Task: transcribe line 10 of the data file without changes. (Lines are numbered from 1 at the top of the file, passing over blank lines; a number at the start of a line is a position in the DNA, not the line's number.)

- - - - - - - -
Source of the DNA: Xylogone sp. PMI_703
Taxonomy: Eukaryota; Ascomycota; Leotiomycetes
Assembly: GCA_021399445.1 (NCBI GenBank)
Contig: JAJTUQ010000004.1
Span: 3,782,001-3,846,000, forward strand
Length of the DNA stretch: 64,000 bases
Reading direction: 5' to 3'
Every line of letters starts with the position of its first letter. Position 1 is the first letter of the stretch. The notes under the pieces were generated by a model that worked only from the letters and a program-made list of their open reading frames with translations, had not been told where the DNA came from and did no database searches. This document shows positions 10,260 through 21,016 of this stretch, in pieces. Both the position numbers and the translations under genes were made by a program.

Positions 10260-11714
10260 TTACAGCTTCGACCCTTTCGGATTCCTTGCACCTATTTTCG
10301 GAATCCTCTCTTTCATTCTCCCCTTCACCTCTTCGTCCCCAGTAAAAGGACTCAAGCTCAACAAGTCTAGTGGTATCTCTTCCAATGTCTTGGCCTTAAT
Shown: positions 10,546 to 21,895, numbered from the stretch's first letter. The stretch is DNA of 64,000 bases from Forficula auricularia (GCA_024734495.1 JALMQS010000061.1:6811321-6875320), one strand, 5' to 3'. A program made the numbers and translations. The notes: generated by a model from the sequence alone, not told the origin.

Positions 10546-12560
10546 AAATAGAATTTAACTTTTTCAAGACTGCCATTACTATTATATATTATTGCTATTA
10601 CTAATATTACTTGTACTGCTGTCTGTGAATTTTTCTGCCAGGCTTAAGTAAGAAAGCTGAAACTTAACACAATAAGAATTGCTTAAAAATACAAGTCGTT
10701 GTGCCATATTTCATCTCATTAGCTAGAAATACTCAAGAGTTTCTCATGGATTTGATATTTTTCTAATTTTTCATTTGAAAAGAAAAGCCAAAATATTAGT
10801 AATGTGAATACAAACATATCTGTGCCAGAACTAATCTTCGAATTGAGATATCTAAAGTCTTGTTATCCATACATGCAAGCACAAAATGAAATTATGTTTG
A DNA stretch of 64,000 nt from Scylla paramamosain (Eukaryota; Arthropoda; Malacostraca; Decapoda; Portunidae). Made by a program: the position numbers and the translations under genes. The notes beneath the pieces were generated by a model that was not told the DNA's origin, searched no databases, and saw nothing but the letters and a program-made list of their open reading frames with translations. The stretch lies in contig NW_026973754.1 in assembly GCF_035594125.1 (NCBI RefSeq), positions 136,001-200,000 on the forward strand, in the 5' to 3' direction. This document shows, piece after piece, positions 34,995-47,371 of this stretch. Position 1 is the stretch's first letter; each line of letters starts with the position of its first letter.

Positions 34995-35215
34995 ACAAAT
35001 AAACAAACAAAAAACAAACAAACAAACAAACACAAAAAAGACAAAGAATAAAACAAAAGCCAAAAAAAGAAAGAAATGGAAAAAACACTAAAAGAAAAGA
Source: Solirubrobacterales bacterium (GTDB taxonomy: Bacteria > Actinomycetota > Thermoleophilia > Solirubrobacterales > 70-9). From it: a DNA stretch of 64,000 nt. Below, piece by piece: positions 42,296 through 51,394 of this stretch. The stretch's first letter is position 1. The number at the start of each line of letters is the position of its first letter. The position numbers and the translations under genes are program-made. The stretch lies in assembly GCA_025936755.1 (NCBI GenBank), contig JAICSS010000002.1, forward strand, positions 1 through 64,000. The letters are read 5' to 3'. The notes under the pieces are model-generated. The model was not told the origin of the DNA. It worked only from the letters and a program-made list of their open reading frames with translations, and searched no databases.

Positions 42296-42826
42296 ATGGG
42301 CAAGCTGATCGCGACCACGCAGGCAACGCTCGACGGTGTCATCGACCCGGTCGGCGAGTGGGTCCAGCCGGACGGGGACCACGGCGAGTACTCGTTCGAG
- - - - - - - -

10260 TTACAGCTTCGACCCTTTCGGATTCCTTGCACCTATTTTCG